TALLINN – The European Commission on Thursday decided to send letters of formal notice to Estonia, Finland and Poland for failing to fully transpose the EU rules on strengthening the presumption of innocence and the right to be present at the trial in criminal proceedings.
The directive on the strengthening of certain aspects of the presumption of innocence and of the right to be present at the trial in criminal proceedings is one of the key elements of the EU's legal framework on common minimum standards for fair trial ensuring that the rights of suspects and accused persons are sufficiently protected, the Commission said in a press release.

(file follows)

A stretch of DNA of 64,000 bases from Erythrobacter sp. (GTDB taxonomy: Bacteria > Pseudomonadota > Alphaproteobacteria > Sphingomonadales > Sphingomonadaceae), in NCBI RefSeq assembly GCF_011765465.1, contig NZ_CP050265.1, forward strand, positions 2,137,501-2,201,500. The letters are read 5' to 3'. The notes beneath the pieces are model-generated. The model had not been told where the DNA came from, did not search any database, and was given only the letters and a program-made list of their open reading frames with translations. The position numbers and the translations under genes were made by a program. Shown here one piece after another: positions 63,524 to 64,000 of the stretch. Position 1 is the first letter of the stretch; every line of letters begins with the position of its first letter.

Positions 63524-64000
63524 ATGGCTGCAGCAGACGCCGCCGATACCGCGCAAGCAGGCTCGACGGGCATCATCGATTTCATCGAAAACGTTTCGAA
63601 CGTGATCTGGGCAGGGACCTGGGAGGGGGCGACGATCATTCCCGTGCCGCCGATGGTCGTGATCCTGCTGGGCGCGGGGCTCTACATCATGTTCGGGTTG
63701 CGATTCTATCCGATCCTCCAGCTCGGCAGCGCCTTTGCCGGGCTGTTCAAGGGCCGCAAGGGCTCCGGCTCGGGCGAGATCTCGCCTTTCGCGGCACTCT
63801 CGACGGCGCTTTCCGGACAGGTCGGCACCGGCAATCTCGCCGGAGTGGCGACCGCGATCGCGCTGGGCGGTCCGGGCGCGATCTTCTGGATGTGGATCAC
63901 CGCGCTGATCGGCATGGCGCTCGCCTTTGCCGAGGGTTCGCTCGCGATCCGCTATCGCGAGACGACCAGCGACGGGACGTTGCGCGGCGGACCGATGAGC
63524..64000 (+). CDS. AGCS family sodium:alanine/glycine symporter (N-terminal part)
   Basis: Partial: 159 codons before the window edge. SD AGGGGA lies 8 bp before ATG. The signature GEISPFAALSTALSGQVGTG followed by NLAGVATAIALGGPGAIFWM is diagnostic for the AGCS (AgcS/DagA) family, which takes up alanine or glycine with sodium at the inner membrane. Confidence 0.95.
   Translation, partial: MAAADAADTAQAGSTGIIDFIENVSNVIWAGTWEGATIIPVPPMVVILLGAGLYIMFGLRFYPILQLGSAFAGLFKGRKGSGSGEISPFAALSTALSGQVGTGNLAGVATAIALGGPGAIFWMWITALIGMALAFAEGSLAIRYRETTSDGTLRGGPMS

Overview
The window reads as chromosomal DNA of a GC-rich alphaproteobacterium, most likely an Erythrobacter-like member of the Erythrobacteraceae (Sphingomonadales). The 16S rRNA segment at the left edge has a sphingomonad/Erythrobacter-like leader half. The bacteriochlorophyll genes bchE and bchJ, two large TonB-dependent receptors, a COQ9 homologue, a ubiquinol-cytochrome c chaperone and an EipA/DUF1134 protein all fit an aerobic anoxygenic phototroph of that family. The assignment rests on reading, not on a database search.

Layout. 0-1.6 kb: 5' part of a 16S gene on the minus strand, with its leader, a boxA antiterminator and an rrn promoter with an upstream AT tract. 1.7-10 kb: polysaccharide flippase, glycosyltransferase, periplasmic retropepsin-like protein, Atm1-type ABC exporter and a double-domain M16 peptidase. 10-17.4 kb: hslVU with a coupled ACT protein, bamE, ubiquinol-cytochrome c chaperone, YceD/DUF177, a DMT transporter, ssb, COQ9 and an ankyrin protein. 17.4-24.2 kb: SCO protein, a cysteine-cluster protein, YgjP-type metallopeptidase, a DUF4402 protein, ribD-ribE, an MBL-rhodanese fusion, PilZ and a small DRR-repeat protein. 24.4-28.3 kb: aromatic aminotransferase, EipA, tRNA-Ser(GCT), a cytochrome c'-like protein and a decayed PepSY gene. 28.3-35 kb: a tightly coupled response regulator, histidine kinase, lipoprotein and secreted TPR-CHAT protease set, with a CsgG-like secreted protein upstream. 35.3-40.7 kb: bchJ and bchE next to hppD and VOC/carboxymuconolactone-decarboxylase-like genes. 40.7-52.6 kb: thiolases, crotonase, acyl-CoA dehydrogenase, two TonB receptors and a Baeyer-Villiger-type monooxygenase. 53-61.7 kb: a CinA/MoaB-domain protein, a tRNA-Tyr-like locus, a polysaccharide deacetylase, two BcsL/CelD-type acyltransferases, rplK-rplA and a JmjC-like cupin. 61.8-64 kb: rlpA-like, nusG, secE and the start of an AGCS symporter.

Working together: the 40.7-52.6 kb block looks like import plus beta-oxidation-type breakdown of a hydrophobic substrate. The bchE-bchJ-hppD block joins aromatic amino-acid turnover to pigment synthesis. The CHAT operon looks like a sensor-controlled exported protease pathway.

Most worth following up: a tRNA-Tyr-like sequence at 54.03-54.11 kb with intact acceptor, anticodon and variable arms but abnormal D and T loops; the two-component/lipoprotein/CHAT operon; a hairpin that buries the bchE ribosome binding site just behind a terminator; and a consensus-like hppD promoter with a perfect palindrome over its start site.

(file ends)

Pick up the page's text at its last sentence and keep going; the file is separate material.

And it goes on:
The directive strengthens member states' trust in each other's criminal justice systems and thus facilitates mutual recognition of decisions in criminal matters. The Commission considers that Estonia, Finland and Poland have only partially transposed the directive with some provisions not reflected in national legislation at all.
In particular, the Commission has identified shortcomings in relation to public references to guilt, for example, when public authorities prematurely or falsely refer to a person as being guilty in public statements, and the availability of appropriate measures if this happens. These three member states have two months to respond to the letters of formal notice; otherwise, the Commission may decide to send reasoned opinions.